X-rays or electrons can cause damage to the read-out chip when they interact with the read-out chip. This can cause problems and failure of the radiation detector. Such issues are a particular problem in the case of laboratory X-ray analysis using Mo radiation at 17.4 keV or using X-rays from a synchrotron source at up to 20 keV instead of the more typical Cu radiation at 8 keV for detectors when being equipped with a Si sensor.
A known approach to reducing the damage caused by X-rays or electrons is to use a material that inherently absorbs more X-rays or electrons such as GaAs, CdZnTe or CdTe instead of Si. Unfortunately, such materials are still very problematic as sensors and normally give limited detector performance. Processing on Si is normally much easier than with such more exotic materials.
Another approach is that taught in U.S. Pat. No. 5,889,313 and U.S. Pat. No. 6,204,087 which teach a different configuration with anode bars extending through a sensor. These bars are biased to collect electrons. The configuration has the advantage that the electrons generated by radiation have less far to travel to the anode bars than they would to a collection or measuring electrode on the surface of the sensor. The configuration is said to reduce radiation damage.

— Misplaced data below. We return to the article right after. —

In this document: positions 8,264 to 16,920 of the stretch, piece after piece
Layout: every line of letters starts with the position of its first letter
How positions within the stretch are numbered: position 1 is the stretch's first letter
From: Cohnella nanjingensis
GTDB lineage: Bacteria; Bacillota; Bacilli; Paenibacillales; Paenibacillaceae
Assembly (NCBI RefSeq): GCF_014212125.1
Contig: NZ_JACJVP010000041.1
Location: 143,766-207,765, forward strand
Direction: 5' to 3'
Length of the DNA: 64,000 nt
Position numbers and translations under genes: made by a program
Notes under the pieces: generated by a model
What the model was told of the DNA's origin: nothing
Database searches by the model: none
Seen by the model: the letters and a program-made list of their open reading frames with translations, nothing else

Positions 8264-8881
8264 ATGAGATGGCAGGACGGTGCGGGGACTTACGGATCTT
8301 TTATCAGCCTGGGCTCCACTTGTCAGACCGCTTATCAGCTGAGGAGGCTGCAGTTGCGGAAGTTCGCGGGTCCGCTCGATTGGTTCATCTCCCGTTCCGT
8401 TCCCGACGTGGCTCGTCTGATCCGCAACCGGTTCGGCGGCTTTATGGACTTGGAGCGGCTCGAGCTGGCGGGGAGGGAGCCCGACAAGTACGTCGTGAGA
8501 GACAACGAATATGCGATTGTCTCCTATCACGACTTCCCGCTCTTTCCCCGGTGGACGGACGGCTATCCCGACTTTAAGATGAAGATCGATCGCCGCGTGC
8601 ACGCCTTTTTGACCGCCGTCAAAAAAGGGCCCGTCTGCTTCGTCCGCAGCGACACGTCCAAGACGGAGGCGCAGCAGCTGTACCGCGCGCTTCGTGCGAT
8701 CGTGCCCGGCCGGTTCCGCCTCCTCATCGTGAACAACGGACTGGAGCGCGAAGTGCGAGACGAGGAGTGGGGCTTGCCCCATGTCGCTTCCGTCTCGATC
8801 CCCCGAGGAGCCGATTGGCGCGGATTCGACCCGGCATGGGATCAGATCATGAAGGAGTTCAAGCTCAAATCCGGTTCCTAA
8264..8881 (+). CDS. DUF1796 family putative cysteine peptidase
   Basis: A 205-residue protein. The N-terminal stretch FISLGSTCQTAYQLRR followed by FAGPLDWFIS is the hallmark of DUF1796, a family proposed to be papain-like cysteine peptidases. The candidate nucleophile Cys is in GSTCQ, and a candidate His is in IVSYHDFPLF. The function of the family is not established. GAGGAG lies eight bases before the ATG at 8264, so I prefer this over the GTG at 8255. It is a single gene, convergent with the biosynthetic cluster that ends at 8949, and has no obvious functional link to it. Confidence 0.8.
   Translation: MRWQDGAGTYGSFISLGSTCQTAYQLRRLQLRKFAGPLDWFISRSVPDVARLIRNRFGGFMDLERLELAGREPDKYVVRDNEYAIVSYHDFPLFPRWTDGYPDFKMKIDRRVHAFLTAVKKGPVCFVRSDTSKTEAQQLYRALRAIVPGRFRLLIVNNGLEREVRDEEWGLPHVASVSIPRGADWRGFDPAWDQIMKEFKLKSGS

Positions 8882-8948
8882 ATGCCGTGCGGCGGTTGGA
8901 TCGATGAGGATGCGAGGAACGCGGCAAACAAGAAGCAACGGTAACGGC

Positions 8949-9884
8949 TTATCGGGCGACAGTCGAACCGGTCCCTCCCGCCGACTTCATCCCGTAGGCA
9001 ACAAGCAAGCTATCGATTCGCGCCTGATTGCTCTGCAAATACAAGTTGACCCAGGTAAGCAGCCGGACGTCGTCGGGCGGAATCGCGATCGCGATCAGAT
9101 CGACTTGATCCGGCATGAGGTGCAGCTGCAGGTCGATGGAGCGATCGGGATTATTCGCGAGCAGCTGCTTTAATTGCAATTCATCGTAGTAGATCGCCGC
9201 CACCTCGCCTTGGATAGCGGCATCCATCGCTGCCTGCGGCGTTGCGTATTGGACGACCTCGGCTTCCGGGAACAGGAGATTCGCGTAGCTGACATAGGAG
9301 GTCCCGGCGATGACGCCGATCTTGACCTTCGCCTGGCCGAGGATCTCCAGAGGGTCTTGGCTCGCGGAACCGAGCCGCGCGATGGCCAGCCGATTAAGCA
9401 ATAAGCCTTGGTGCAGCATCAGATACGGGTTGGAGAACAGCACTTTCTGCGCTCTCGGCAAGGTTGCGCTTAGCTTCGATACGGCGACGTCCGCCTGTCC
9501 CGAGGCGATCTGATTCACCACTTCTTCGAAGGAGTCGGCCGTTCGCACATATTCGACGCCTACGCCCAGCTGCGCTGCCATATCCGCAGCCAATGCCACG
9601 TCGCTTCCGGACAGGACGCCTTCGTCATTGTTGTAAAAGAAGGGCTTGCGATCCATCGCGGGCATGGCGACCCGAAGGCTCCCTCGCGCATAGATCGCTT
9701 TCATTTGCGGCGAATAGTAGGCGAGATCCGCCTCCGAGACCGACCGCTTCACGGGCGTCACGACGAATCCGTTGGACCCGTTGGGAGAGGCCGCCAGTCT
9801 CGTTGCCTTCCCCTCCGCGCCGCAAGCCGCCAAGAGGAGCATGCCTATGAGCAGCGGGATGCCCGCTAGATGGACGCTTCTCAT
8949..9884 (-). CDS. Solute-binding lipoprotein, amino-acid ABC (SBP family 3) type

However, this configuration has proven very difficult to manufacture in practice to achieve commercial devices. It is very difficult to manufacture very narrow through-holes in a 300 μm thick substrate with the correct aspect ratio and spacing. If a thinner sensor is used, absorption is generally too low for optimal sensitivity as is typically the case for X-ray laboratory analysers.